Hillary Clinton said Tuesday that Donald Trump would send the U.S. economy back into recession, warning his "reckless" approach would hurt workers still trying to recover from the 2008 economic turbulence.
Clinton's address in Ohio, one of the most important battleground states, sought to define Trump as little more than a con man, whose ignorance and ego would tank the global economy, bankrupt Americans and risk the country's future.
"Every day we see how reckless and careless Trump is. He's proud of it," the Democratic presidential candidate said. "Well, that's his choice. Except when he's asking to be our president. Then it's our choice."
The speech was similar to one earlier this month in San Diego in which Clinton tried to undercut the Republican candidate's foreign policy credentials. This time, at an alternative high school in Columbus, she questioned whether Trump has the temperament to guide the economy and repeatedly pointed to his business record as evidence of how he would treat small businesses and working families.
"Just like he shouldn't have his finger on the button, he shouldn't have his hands on our economy," Clinton said. Her speech included stinging one-liners, including a takedown of Trump's best-selling books.
"He's written a lot of books about business. But they all seem to end at Chapter 11," she said, in an allusion to the U.S. bankruptcy code.
Trump responded on Twitter as Clinton delivered her address, writing in one tweet: "How can Hillary run the economy when she can't even send emails without putting entire nation at risk?" He appeared to be referring to Clinton blending her personal and official emails on a homebrew server in her house, while she was secretary of state.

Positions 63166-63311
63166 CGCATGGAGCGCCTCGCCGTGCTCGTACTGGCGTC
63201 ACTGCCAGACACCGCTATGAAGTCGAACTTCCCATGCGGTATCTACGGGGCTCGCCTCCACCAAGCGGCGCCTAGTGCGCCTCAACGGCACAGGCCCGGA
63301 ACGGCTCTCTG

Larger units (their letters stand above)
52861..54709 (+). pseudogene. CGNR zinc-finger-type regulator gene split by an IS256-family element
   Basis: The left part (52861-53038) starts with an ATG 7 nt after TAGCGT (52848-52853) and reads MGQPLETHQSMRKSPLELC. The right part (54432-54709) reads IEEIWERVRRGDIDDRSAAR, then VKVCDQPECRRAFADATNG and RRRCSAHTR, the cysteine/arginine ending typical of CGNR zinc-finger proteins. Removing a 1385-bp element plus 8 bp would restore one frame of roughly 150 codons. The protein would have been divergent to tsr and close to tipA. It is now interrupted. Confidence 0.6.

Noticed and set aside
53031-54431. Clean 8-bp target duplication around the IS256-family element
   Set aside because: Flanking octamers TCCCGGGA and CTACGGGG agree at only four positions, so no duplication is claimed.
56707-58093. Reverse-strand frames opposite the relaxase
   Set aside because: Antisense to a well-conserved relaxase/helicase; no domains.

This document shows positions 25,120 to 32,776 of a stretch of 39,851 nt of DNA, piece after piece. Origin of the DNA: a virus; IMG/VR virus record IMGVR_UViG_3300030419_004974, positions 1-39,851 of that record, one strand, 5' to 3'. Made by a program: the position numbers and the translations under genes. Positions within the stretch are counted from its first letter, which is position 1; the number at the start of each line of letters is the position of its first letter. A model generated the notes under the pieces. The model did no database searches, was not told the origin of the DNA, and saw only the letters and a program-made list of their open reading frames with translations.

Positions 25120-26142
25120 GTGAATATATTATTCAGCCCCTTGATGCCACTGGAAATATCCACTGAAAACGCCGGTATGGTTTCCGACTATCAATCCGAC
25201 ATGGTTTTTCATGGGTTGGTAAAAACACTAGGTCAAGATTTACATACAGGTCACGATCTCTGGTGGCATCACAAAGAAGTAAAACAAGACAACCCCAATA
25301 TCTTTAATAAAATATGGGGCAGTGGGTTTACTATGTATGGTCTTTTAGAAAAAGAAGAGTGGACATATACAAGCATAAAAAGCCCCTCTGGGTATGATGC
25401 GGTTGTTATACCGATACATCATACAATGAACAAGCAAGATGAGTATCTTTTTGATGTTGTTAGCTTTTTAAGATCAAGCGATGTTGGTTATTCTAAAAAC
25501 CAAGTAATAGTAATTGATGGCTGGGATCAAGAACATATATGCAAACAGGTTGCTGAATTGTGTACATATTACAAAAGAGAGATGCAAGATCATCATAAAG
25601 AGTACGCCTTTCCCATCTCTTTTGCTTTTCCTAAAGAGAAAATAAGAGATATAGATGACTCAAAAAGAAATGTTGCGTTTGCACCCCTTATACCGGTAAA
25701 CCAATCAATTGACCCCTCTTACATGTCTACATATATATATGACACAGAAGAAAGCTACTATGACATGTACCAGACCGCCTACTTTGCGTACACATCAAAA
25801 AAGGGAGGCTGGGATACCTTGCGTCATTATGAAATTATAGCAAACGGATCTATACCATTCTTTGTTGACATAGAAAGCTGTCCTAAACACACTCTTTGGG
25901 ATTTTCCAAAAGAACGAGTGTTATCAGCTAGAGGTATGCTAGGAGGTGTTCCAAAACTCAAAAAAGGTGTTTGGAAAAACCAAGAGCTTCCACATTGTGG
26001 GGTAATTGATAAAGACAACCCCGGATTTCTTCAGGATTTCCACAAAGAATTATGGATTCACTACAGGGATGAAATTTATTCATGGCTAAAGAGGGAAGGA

The businessman later appeared to embrace one of Clinton's attack lines, writing: 'I am "the king of debt.' That has been great for me as a businessman, but is bad for the country. I made a fortune off of debt, will fix U.S."
Republican National Committee chairman Reince Priebus said Clinton was "the last person qualified" to talk about improving the economy, pointing to "eight years of disastrous Obama policies."
Clinton used Trump's own statements to undercut his economic credentials, citing remarks he made that that U.S. could sell off assets, default on its debt and that wages are too high. She also repeated a comment he made that pregnant employees are an "inconvenience."
Clinton said financial markets often "rise and fall" on comments by presidential candidates. Suggesting the United States could default on its debt could cause a "global panic," she added.
She also seized on a report Monday by Moody's Analytics which found Trump's plans would lead to a "lengthy recession," costing nearly 3.5 million American jobs. The analysis by Moody's Mark Zandi, a Clinton donor and former economic adviser to Republican Sen. John McCain's 2008 campaign, predicted Trump's approach would swell the federal debt as the U.S. economy becomes more isolated by less trade and cross-border immigration.
Trump has pointed to trade as a major difference with Clinton, saying last week that her support of past trade deals, such as the North American Free Trade Agreement, has cost the country "millions of jobs."
He also has assailed her promotion of the Trans-Pacific Partnership trade deal as Obama's secretary of state as a sell-out of U.S. workers. Clinton announced her opposition to the TPP last October, saying it failed to meet her test of providing good jobs, raising wages and protecting national security.
Brushing it aside, Clinton said there was a difference between "getting tough on trade" and "recklessly starting trade wars." She noted that many of Trump's products are made in countries like China, Mexico, Turkey, India and Slovenia.
Bolstered by more than $40 million in television advertising, Clinton and her Democratic allies are trying to use this period before next month's Democratic National Convention to disqualify Trump among moderate voters on the economy and prevent him from successfully wooing working-class voters in battleground states like Ohio, Wisconsin and Michigan.
Fundraising reports filed Monday showed Clinton with a big advantage, starting the month with $42 million in the bank compared with Trump's $1.3 million.
Clinton was expected to talk about "ambitious new goals" for the economy Wednesday in Raleigh, North Carolina.
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